Hi, I’m a Writer

I Hate My Smartphone

I Listen to Mumford and Sons (And This is Why)

Expectations Vs. Reality

It will be a bit strange to not post tomorrow…but freeing at the same time. My brain needs a little bit of space from blogging for a few days.


Til next time…


The Writer’s Enemy

And by the way, everything in life is writable about if you have the outgoing guts to do it, and the imagination to improvise. The worst enemy to creativity is self-doubt. -Sylvia Plath

The end of October is quickly approaching, which means my mission to post every day is nearly over. Throughout this month of writing, I’ve experienced the reality of Sylvia Plath’s words.

“Everything in life is writable about…”

My daily routine has not changed much this month, but my attentiveness to it certainly has. Knowing I’m going to be writing later in the day has forced me to be observant and think, “Could I write about this?” Usually, I come up with something I could say about it. That’s part of why this quote from Sylvia appeals to me so much–many writers I enjoy reading have lived overseas, gone on road trips, been married and/or divorced, lived for more years than I have, lived in huts, adopted children, etc., but that doesn’t somehow make my own life experiences not worth writing about. Mine are just different.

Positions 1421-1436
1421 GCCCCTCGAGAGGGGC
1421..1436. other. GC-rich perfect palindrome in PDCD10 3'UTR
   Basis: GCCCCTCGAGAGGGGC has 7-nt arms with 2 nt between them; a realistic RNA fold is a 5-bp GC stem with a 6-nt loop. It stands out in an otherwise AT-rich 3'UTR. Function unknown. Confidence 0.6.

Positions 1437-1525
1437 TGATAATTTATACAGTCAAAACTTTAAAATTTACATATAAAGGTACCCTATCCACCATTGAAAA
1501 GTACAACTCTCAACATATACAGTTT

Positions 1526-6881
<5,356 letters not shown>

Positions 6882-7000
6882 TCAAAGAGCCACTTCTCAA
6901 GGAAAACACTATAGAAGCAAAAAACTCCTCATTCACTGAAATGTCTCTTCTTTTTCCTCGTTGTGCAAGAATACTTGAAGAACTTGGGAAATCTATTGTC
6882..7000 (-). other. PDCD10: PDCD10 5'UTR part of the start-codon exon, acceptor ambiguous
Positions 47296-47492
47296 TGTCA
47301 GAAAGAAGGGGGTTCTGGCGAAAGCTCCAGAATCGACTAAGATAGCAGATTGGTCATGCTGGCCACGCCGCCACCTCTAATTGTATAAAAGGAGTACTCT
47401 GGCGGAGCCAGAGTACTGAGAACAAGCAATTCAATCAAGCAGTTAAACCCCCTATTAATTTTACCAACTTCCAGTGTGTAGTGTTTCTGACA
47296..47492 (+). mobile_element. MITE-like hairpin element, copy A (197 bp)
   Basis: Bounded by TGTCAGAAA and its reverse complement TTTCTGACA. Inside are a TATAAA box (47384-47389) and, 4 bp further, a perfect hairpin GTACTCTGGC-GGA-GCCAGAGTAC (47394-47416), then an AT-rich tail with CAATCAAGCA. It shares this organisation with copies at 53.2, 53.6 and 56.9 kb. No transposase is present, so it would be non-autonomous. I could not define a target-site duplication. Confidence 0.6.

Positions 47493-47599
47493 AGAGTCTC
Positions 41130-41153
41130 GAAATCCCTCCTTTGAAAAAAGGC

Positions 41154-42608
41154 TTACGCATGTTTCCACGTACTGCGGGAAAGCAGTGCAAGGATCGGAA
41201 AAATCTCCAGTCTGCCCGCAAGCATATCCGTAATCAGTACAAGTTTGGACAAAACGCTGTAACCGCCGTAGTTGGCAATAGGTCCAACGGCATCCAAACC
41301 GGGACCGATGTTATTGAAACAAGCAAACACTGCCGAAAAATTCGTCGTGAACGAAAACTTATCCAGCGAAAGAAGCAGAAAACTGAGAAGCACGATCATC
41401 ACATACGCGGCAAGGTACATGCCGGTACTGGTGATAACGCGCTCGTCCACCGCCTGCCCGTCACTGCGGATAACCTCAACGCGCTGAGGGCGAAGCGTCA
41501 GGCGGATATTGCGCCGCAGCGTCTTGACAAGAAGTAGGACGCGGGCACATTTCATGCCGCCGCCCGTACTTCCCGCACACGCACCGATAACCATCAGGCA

Which brings me to the second part I identify with so much…

“The worst enemy to creativity is self-doubt.” YUP. When I don’t feel like writing, feel like I have nothing to say, and am certain there is no point in writing anyway, I can usually trace it back to self-doubt. Much of my self-doubt tends to be rooted in comparison to those writers who have so much more life experience than me. I’m fortunate that I haven’t yet had anyone tell me, “You shouldn’t be writing because you haven’t done enough,” but I wouldn’t be surprised if that occurs. It’s perhaps the biggest block I face when writing.

My life doesn’t seem to have nearly enough angst, adventure, or upheaval to be interesting enough to write about.

But it doesn’t need to.


“Everything in life is writable about…”


Til next time…



p.s. Wes Molebash wrote a great piece that appeared on Prodigal Magazine entitled, “Your Life is Boring, But You Can Still Write Good Stories.”

The Post I Shouldn’t Write

This post is an honest cop out.

It shouldn’t even be here.

I had a post in mind for today…but I’m not going to be able to make it work like it needs to, not in my current frazzled, weary state of mind.